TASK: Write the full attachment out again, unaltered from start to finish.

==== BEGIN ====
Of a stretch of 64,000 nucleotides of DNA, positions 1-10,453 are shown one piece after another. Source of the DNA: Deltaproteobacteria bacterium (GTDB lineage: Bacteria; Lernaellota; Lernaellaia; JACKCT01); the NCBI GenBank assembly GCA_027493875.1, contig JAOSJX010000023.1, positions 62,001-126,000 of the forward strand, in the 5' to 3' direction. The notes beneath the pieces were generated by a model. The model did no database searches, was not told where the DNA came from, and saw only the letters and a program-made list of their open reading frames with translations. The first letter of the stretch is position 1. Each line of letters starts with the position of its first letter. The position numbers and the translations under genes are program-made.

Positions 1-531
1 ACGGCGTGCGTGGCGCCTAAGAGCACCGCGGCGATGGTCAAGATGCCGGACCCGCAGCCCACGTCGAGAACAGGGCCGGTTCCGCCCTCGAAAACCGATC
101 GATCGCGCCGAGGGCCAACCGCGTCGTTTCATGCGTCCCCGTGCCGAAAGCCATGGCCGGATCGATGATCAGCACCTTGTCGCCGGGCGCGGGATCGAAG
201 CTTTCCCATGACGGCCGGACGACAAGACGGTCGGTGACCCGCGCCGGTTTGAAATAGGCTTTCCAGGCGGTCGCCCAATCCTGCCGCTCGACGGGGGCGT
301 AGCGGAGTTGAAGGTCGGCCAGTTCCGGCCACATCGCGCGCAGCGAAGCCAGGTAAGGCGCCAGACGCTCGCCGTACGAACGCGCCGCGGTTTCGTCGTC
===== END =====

Of a stretch of 64,000 nucleotides of DNA, positions 1-10,453 are shown one piece after another. Source of the DNA: Deltaproteobacteria bacterium (GTDB lineage: Bacteria; Lernaellota; Lernaellaia; JACKCT01); the NCBI GenBank assembly GCA_027493875.1, contig JAOSJX010000023.1, positions 62,001-126,000 of the forward strand, in the 5' to 3' direction. The notes beneath the pieces were generated by a model. The model did no database searches, was not told where the DNA came from, and saw only the letters and a program-made list of their open reading frames with translations. The first letter of the stretch is position 1. Each line of letters starts with the position of its first letter. The position numbers and the translations under genes are program-made.

Positions 1-531
1 ACGGCGTGCGTGGCGCCTAAGAGCACCGCGGCGATGGTCAAGATGCCGGACCCGCAGCCCACGTCGAGAACAGGGCCGGTTCCGCCCTCGAAAACCGATC
101 GATCGCGCCGAGGGCCAACCGCGTCGTTTCATGCGTCCCCGTGCCGAAAGCCATGGCCGGATCGATGATCAGCACCTTGTCGCCGGGCGCGGGATCGAAG
201 CTTTCCCATGACGGCCGGACGACAAGACGGTCGGTGACCCGCGCCGGTTTGAAATAGGCTTTCCAGGCGGTCGCCCAATCCTGCCGCTCGACGGGGGCGT
301 AGCGGAGTTGAAGGTCGGCCAGTTCCGGCCACATCGCGCGCAGCGAAGCCAGGTAAGGCGCCAGACGCTCGCCGTACGAACGCGCCGCGGTTTCGTCGTC